Increasing globalisation is bringing about unforeseen competitiveness across every marketplace. Businesses are constantly challenged with advancing technologies and new dynamics that can reduce operable costs and boost sales. To stay relevant, businesses need to transition to better working models, agile decision-making and rethink their strategy. Invariably, business methodologies need to be revamped. These are not overnight changes but a transition that needs effective change management. In order to make effective organizational changes, you need to adopt change management. However, you also need get familiar with how a change management plan can help.
Change Management Plan Basics
At its core, change management is an all-inclusive, collective approach. It includes methods that redefine the scope for utilisation, skill enrichment and optimization of resources like individuals and teams. To minimize the disruptive impact of any transformation on employees, stakeholders or customers, businesses need an effective change management plan.
A change management plan involves three basic stages which include:
- Planning the change
- Managing the change
- Reinforcing the change
Let us look at these stages in detail …
1. Planning the Change
A good change management plan must answer the questions like what and how much change is needed in a particular project, what impact it will make on the business and its resources, and the sponsors needed to implement the change. This stage should also include the following:
- Estimating the amount of risk that involved to optimize, improve, overhaul, or rectify
- Creating a timeline to keep track of the project
- Creating a dedicated team for managing all departments along with the sponsors affected by the change
2. Managing the Change – Manoeuvring Across Challenges
This is the stage when the planned changes are executed and brought into action, affecting employees, the workflows, and decision-makers. New plans are incorporated into different aspects of an organization’s everyday functioning. This might include:
- Training Plan: Estimating scope of training that would be needed by employees to develop usable skills. This might means imparting new skills or helping people acquire new skills
- Communication Plan: Ensuring alerts, reminders, instructions & feedbacks are systematically collated and shared with various stakeholders
- Coaching Plan: Project leaders/managers carry out changes within their dedicated teams, acting as the mentors to provide guidance
- Sponsorship Plan: When senior leaders demonstrate their and the organisation’s commitment to a change, employees take notice. The sponsorship paln provides this structure. A comprehensive sponsorship roadmap lays out what the sponsor needs to be doing with the project team, peers and other senior managers as well as frontline staff.
- Resistance Management Plan: This plan sits equal with all the plans above. With change comes resistance, so acknowledging it and planning for it up front can help you take preventative action to ensure you mitigate risks that would have impacted project later down the track.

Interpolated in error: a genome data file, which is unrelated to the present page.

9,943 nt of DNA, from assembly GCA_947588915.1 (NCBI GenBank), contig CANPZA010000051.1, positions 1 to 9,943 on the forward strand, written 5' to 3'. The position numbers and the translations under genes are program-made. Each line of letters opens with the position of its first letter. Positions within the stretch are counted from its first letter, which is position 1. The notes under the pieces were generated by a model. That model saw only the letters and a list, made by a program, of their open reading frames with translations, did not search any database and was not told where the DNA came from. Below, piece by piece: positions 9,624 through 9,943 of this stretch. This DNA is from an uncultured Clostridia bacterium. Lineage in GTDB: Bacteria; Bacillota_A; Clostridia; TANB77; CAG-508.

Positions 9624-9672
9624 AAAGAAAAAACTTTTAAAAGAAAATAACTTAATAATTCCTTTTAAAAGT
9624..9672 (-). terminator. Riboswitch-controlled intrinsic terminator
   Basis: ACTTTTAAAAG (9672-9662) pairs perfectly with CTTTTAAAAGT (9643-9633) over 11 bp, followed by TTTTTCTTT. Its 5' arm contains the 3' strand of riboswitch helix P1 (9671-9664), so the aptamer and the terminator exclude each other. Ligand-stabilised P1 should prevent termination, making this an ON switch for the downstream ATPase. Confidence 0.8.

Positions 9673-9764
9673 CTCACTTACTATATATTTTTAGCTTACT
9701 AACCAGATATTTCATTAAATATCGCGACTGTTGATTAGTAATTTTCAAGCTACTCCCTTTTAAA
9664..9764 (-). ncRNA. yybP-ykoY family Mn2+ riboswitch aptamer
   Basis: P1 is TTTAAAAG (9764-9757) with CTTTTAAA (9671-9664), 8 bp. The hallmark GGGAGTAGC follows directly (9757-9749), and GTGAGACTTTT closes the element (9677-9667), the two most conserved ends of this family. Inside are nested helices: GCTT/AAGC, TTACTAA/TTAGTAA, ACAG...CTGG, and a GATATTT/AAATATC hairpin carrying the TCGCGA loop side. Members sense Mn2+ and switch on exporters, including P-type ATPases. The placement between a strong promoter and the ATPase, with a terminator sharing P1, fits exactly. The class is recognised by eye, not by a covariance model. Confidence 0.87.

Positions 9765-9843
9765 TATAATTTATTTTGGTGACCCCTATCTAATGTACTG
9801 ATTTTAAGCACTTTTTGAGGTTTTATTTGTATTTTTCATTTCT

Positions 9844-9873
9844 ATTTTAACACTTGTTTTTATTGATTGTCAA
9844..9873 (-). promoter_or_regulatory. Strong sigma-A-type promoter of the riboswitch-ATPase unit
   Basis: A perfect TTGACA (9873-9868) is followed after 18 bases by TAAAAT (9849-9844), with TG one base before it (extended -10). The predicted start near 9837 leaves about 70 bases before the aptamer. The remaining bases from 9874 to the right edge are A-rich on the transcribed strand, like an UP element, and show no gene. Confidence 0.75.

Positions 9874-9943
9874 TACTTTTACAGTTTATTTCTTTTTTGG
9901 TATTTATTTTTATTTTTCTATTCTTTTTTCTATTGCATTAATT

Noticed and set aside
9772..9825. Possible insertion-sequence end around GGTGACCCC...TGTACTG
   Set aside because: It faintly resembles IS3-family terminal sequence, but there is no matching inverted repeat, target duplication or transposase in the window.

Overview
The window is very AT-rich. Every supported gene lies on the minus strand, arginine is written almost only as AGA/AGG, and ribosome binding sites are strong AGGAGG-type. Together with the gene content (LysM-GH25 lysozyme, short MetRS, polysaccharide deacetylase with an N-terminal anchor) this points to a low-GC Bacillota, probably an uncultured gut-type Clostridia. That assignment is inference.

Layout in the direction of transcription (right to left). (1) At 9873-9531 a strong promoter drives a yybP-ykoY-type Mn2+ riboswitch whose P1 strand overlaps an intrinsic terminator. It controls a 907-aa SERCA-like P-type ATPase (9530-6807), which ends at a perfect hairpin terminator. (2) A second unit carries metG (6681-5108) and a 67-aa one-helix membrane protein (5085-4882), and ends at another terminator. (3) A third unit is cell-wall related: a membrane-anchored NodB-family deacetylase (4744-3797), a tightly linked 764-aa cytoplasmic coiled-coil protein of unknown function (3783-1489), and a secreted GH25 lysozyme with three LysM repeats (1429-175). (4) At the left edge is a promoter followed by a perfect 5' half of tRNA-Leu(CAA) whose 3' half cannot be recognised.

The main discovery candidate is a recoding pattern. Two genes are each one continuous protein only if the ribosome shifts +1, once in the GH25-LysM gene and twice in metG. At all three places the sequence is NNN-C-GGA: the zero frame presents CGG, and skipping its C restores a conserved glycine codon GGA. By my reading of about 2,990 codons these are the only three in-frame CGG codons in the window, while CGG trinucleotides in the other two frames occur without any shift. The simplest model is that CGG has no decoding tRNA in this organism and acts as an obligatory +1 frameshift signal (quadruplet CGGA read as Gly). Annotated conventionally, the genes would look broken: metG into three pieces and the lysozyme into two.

3. Reinforcing the Change
This stage involves creating plans for sustaining the changes that have been implemented. To do this, you must analyse the overall sentiments and data collected so far. This helps to identify any shortcoming in the changes underway and define corrective measures for them. Reinforcing a change may include the following steps:
- Analyse Behaviour: employees often need a change in their perception to adopt new workflows. They should be mentally capable of navigating a period of change in work management. These behavioural changes can be very productive or they might go awry—underlining the fact that behavioural changes need to be analysed regularly
- Identify Gaps: after implementing change, there is a chance that some transitions hit a roadblock. This needs systematically taking corrective measures to eliminate the issues
- Follow-up Training: initial training might not suffice. Follow-ups with more sessions to ensure employees don’t return to their legacy working methods is important.
- Boost Morale: a team in transition might have to work a lot harder than their expectations. While some might embrace the change, others might feel overwhelmed. Being appreciated boosts morale. Celebrations to highlight those adapting quickly to change is a great idea!
- Timely Reviews: successful execution of a change plan is not always perfect because of the human element. While some efforts might seem exemplary and worthy of being replicated, others might need a review to find out why they couldn’t make the desired impact
Are you ready to plan your next big change?
Through this guide, you will feel more confident to plan and execute the next big change that is critical for your business. Initially, any form of transformation, anything that seeks to alter established business processes can be irritating, engaging conflict and even pessimism. However, with a well-managed change management plan keeping people and systems in check, accomplishing seemingly impossible milestones is possible. Equip yourself with the right information and make the right decision!